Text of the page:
The Wind From A Distant Storm

This is a subject that I have touched on in this blog before, but I’d like to specifically discuss it in terms of the 21st Century Thrilling Adventure project.

I consider the Exotic an indispensable element of the kind of stories that I am looking for. In a fine post on the subject, Rampant Coyote uses the phrase “lurid spectacle”, which I believe he got from Lester Dent.

To sum up a surprisingly deep concept in as few words as I can manage, the Exotic is That Which Does Not Belong Here.  (I am using Here in the sense of “in this story”–frequently it is the setting which is Exotic, so actually it’s the characters who do not belong there.)

The critical linchpin of the Exotic in the sense that I mean it, as opposed to simply being strange for the sake of being strange is that there must be a clear sense that the other things do belong. There has to be an established zeitgeist, characters who are suited to the metaphysic of the story universe, objects that fit into this world, an expected course of events.  Without establishing the reader’s understanding of what is right, there is no shock in encountering what is wrong.

The Exotic need not be supernatural or otherwise counterfactual, but it is intrinsically unnatural–that is to say, against the natural order of things. This presupposes a metaphysical authority–which doesn’t mean a theological authority (much less a God), simply a self-evident standard of right and wrong which the protagonist believes and the reader is willing to accept at least for the duration of the story.

Nor is the Exotic necessarily evil in an objective moral sense. It is dangerous, and the intrusion of the unnatural into the character’s world should be the conflict that drives the story, but the Exotic element may be entirely amoral, like a storm or a virus.

This may sound confusing (it’s clearer in my head than the words I’m getting down) so let me try some examples.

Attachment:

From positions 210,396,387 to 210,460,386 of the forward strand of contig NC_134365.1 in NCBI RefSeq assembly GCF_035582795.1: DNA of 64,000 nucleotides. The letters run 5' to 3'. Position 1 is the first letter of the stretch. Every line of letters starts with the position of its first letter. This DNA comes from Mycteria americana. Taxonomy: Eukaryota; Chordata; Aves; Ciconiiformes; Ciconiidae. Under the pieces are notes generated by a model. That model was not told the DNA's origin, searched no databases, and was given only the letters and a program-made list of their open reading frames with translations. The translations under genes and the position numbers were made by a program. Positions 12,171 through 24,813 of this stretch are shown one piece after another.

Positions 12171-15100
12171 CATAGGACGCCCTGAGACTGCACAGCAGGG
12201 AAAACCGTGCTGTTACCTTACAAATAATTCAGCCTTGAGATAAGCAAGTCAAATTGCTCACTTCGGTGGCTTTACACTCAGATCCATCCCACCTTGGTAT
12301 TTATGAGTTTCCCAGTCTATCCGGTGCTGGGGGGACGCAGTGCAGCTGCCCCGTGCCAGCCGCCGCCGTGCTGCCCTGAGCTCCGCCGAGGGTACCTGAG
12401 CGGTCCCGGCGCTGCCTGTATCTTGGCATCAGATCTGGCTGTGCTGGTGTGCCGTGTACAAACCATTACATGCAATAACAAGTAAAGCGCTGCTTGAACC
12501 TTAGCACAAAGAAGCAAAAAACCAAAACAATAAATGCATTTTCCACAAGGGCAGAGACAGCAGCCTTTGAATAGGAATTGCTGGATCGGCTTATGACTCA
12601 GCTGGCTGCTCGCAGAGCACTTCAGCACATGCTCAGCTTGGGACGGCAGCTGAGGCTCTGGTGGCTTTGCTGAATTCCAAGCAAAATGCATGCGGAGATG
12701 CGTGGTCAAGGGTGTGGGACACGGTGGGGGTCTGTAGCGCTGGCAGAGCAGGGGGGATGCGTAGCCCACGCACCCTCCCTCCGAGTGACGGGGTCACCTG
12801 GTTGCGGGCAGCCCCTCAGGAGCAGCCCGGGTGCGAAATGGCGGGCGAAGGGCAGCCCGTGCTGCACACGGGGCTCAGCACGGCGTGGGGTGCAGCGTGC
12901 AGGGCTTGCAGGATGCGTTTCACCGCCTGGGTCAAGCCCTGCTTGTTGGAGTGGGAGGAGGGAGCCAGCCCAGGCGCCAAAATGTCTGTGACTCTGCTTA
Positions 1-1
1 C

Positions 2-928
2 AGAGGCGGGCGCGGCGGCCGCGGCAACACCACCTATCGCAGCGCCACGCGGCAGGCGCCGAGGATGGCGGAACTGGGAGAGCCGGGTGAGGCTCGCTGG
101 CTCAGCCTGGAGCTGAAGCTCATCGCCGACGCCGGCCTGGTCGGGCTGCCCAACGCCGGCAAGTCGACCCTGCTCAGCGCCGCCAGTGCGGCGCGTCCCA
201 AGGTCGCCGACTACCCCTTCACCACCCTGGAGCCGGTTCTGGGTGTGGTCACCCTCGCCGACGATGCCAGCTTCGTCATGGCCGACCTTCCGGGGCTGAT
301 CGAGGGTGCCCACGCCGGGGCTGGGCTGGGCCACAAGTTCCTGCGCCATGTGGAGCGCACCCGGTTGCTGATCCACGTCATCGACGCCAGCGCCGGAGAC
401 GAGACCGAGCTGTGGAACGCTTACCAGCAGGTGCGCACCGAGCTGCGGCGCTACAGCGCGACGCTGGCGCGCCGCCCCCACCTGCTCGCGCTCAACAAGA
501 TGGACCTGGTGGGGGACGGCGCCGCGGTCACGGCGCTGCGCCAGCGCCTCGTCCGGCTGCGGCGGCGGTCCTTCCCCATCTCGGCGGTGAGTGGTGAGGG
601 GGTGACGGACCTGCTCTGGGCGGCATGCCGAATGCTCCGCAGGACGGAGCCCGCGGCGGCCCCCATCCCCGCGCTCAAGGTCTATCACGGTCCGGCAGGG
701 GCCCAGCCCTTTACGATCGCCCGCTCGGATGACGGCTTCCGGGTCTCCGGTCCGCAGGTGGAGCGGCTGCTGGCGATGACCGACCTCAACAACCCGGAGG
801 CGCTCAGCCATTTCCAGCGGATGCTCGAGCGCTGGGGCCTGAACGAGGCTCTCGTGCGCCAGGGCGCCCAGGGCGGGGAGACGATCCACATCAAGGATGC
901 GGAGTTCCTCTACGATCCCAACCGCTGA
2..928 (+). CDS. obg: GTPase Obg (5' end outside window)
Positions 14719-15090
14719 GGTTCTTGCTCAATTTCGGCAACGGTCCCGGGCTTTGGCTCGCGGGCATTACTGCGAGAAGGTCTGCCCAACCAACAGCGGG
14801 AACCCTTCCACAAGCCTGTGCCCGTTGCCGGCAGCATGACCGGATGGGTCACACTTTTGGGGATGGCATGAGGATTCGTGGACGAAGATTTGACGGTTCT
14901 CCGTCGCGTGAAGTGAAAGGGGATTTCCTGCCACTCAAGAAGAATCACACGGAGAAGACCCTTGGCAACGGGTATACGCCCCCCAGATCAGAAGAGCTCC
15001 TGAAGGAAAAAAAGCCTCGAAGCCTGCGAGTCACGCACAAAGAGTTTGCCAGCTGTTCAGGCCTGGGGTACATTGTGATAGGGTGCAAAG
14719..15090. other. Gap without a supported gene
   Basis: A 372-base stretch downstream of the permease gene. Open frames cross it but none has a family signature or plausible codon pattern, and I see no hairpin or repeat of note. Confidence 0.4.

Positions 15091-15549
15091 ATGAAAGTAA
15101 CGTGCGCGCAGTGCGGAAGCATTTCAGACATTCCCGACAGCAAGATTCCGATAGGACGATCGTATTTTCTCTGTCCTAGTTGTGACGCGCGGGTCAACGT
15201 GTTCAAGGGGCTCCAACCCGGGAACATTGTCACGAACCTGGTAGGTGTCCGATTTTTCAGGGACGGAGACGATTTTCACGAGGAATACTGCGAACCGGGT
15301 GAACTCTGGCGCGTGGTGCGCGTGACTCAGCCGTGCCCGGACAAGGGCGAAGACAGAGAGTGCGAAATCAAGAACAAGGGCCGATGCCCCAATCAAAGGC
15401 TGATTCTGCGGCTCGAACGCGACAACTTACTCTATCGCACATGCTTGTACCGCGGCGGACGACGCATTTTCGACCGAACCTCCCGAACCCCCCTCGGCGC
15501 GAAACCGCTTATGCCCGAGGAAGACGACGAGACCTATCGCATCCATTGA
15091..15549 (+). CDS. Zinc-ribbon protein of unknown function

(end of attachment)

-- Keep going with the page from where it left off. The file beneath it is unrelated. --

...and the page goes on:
The hero is a cab driver.  He picks up a woman who has been injured and is being pursued.  If her pursuers are ordinary criminals that wouldn’t be Exotic in my sense (criminals are an unpleasant but real part of the natural order). An Exotic pursuer would be outside of the driver’s ordinary frame of reference–a cult that believes the escaping woman to be an alien spy, for example, or the woman’s formerly conjoined twin who wishes to kidnap her sister in order to sow them back together.

The hero is a cop in a small seaside town.  During a hurricane he becomes involved in a struggle with criminals.  That in itself wouldn’t be Exotic, what would make it so is if they were the descendants of a group of Japanese soldiers who went into hiding during World War Two and are intending to invade the US mainland for the Emperor.

The hero is a private detective investigating the theft of jewelry for an insurance company. He finds that the policyholder faked the theft–not Exotic in itself, but it would become so if the policyholder was hypnotized to steal her own jewelry and give it to the hypnotist.

These are examples just off the top of my head, and I’m still not sure that I have a handle on what I mean.  I invite discussion on this topic–that would help me to clarify my thoughts.

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I’ve been Jeffroed!

A review of my story “In The Gloaming O My Darling” from Cirsova #5.

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Juicy Bits

As part of the on-going discussion regarding the nature of speculative fiction and how changes in the dominant publishing paradigm are allowing for more latitude and innovation in narrative structures, I engaged in a conversation regarding the nature of “Pulp”–specifically, what is “Pulp” and what is “non-Pulp.”

I mentioned this conversation to my roommate who replied, “Oh, that’s easy–pulp has juicy bits.”  And while her remark was meant flippantly, as a reference to orange juice marketing, I was struck by the singular applicability of the concept to the debate.

And so it is with profound gratitude that I offer the following graphic illustrating what I am calling the Bolhafner Relative Juiciness Index. 

The Bolhafner Relative Juiciness Index (BRJI).

I have divided the scale into four separate indices, somewhat arbitrarily, and so a few notes may be in order.

First, this is designed to apply to specific scenes within a work–the “bits”.  A story may contain a few scenes that rank high on juiciness, but still be dry overall.

Next, the difference between what I am calling Action and what I am calling Horror may be likened to the difference between an acute and a chronic condition.  Action refers to the immediate circumstance–the monster currently attempting to gnaw the hero’s face off.

What I am calling Horror, on the other hand, would refer to the certainty that the monster–or others like it–are known to be lurking about and are sure to jump out sooner or later. Thus combat scenes even in a horror story would fall under the Action category and many mundane threats–a large government conspiracy, for example–would fit under Horror in terms of this index.

I am ranking Wonder in terms of how important the fantastic elements are to the functioning of the story.  It is possible to write “blaster” instead of “gun” and “rocket” instead of “train”, but if the fantastic elements function the same way the mundane ones do there is little impact.